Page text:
A review on the Jazz Harp Festival & Academy 2013 

by Annelies Kole 

November 2013 


Friday morning, 9.30am, location Het Leidse Volkshuis. 

All 3-day Intensive Course participants are standing in a circle, in anticipation, and maybe even somewhat agitated. Pedal harps, lever harps, electric harps all mixed up. 

The first lesson is taught by Deborah Henson-Conant. After everyone has introduced him/herself, my first thought is: "now we have to play all kinds of difficult things". The contrary appears to be true. Deborah asks us to play just one note, and accompany it by a movement of the arm much larger than we consider normal. She lets us look at the harp and touch it as if we see it for the very first time. Everyone is walking around their own harp in circles. I have no idea what this must have looked like, I mainly gazed at my own harp ;) 



Deborah told us that she wanted to move freely while playing the harp. This originated from the following event: during performances, her drummer, walking to the front of the stage for his solo, got a thunderous applause. Her bass player played a solo at center stage as well, and he too received a huge applause. Deborah herself played a difficult solo, full of technical challenges, and she got a modest applause. She started wondering 'what do they do that I don't'? Her conclusion was that she didn't move. This is when she started to try and play her pedal harp standing up, and moving. 

Camac then made her several harps, and now she is playing on the super lightweight electric harp that she can wear and that she can move with as much as she wants. (the Camac DHC light, red.) 


Next, she asked us to play a bass note and dance and sing around our harp and sing the blues...  




The ice was broken and the tone for the weekend had been set. 


Iris Kroes (winner of the Voice of Holland 2011) was there too, and Deborah asked her to show how she combines singing and playing harp at the same time. Then she started working with Iris, and she regularly asked us what we noticed. After a while, Iris presented herself much more self-assured (she was as excited to play harp between all these harpists as everyone else), her movements were bigger, and the accompaniment much more simple. This really intensified the contact with her harp and with the audience.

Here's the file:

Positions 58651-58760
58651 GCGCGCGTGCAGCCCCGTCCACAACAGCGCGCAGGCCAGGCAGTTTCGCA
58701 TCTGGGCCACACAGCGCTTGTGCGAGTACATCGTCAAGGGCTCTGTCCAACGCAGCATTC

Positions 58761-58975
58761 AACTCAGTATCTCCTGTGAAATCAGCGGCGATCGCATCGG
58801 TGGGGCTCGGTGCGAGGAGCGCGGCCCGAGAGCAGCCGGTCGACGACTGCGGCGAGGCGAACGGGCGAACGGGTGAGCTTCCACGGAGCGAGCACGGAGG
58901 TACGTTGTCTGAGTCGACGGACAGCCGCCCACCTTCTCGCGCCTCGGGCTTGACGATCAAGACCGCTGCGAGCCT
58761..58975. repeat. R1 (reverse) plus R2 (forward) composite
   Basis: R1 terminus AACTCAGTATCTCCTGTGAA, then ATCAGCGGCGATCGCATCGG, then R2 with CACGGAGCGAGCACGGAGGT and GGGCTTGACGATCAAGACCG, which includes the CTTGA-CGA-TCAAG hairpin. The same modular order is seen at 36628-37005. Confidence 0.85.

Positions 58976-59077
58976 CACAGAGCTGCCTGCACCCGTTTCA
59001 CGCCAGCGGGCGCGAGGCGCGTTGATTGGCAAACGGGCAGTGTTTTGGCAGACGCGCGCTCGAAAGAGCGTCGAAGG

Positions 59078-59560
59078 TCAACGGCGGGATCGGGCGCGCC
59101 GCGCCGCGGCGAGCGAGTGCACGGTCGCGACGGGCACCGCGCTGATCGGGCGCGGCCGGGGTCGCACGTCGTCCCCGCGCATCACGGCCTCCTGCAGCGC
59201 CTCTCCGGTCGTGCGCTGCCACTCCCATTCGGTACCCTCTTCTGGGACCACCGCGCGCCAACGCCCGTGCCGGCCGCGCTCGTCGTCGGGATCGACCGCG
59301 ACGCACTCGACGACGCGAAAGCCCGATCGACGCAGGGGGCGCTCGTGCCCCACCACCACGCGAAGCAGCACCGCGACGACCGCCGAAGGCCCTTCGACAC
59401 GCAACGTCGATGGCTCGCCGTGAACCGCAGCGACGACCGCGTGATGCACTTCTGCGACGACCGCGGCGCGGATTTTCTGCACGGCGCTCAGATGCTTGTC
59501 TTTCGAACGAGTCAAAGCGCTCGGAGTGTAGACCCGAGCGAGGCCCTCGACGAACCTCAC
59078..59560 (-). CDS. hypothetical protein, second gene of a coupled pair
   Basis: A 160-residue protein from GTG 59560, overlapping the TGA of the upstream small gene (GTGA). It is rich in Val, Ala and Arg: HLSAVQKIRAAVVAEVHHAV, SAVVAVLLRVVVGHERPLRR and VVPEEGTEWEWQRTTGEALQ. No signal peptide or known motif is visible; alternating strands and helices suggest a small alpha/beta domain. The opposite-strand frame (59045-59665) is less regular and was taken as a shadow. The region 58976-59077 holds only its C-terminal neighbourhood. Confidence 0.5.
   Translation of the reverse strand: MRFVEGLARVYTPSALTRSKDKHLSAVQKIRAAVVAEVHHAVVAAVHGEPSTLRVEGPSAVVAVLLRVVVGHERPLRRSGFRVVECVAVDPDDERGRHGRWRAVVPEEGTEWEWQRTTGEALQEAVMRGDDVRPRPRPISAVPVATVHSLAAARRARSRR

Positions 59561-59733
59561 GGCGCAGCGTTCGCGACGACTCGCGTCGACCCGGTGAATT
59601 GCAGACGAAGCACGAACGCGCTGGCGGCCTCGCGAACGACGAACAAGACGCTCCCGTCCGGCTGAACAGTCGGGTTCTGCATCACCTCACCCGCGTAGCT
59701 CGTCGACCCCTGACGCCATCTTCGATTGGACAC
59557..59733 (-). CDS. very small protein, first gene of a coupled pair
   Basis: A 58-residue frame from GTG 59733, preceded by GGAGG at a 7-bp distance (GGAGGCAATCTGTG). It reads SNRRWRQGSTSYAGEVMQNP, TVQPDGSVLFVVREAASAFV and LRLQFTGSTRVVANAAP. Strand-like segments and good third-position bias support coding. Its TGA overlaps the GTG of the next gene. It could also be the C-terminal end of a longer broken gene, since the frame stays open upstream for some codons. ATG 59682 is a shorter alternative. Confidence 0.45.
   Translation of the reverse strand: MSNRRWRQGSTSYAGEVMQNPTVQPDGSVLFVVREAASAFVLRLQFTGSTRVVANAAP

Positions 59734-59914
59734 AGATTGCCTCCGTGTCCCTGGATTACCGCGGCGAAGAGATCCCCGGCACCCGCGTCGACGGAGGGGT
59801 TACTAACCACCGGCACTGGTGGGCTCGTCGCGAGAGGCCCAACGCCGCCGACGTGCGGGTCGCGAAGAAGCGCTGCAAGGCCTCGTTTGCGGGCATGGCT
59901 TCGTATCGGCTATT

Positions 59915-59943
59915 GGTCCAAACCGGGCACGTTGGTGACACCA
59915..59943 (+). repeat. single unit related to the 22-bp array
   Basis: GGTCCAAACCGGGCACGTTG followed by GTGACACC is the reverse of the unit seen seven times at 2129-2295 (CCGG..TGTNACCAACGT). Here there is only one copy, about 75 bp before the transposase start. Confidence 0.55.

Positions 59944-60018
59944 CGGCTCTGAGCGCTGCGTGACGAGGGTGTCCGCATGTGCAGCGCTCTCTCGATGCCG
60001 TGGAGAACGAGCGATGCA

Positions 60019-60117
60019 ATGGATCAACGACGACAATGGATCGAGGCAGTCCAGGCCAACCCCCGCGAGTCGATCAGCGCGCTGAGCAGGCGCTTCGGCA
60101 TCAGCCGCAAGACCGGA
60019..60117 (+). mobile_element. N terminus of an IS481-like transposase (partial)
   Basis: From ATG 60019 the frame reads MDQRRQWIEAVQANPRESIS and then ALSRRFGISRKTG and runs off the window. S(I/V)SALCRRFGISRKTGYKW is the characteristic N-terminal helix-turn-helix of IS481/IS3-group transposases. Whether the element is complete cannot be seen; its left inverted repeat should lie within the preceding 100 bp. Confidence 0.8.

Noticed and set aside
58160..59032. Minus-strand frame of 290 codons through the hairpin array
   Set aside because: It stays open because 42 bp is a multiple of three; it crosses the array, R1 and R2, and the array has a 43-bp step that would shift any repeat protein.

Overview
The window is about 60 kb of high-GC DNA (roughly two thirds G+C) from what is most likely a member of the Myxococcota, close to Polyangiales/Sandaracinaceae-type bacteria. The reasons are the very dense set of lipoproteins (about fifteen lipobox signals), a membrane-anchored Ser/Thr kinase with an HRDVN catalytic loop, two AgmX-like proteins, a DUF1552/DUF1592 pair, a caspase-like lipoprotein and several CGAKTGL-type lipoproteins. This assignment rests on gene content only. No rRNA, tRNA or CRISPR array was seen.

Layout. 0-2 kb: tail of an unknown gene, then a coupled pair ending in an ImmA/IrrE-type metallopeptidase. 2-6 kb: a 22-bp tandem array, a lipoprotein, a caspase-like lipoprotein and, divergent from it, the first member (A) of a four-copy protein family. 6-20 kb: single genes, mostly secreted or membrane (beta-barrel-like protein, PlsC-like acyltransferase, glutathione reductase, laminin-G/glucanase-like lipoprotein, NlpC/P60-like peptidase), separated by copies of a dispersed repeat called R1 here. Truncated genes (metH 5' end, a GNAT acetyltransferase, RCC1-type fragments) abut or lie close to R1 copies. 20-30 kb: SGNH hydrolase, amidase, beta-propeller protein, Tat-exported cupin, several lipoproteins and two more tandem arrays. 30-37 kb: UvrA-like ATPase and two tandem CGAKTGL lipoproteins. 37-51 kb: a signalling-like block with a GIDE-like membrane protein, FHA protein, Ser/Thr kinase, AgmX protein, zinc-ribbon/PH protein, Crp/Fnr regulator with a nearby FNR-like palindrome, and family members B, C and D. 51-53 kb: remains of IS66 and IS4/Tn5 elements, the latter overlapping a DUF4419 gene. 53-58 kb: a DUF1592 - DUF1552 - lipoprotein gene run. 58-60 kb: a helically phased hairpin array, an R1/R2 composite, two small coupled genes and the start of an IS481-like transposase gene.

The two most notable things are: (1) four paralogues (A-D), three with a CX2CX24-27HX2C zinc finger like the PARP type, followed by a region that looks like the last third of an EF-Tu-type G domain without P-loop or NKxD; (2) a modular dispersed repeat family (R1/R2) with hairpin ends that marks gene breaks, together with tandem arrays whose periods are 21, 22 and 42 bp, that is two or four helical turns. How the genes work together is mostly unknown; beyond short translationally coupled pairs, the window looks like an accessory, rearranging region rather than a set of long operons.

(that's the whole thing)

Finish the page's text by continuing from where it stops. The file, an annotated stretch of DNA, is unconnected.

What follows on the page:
The rest of the day was divided into lessons on harmony, improvisation, and combo playing. In the harmony lesson with Johan Clement, we fell right into the II-V-I progressions. Luckily, Rossitza Milevska was there to help us transfer it all to the harp. 



During the improvisation lesson, Rossitza had us walk through the room and sing a melody at the same time. The problem in our improvisations was that we played a lot of notes not resulting in a melody, and the most important issue was that we didn't breathe.  

With singing, not breathing is not an option. Walking loosens you up and enables you to make a logical sentence.  

As Kurt has said so many times already: "improvising is telling a story, and in a story, you make sentences, with comma's and all." By singing, we also learned to use dynamics in a natural way. After all, one doesn't tell a story monotonous. 


We thoroughly enjoyed playing at the combo lessons. What a chance to play with such great jazz musicians. Whatever we did, they responded and catched you up so you could play on.  



From the combo lessons, I have learned that it is important to have a plan of your own and to be able to lead the other band members.  

And that was exactly what I lacked, of course, since I hadn't considered ahead of time what to do when the melody was over, let alone what to do with an intro, or an outtro.  

The next day, I thought: "I'll do something simple, a blues, so I can try to play with the combo after all." So I had half a plan, not having enough time in between activities to quietly try out some things. I had a clear intro, learned from Deborah, plus the standard blues progression. Meaning I stranded halfway, without a plan.  

A lesson learned. From now on, I know what to prepare. 



I can tell you much more about the wonderful concerts, the jam session, the other harmony lessons where we learned more and more every time, the body percussion workshop, the expo with electric harps, the wonderful venues in Leiden, etc., but let me tell you especially about the things that stuck with me most: 


Maeve Gilchrist. Maeve is a very kind and beautiful woman who touches you with her harp compositions and songs. She taught us that you make music for the sheer beauty of it, and to touch people. We also learned from her how to play one of her beautiful pieces. 



Deborah's stories. They really helped me a great deal to really make my way into jazz harp. She shared her pitfalls, problems, and solutions, not only from a harp-technical point of view. 



Finally, I really enjoyed this weekend because of the great atmosphere between participants, and between faculty and participants.  

It was very nice to have some workshops together with the other groups in the course. I have gained great new (international) contacts.  

There really was a fun and positive mood, not in the least due to the amazing organisation by Sabine, Brenda, and their aids! 


So I am looking forward to the next edition in 2016! Make sure you don't miss it! 


Annelies Kole 


shopping cart




check out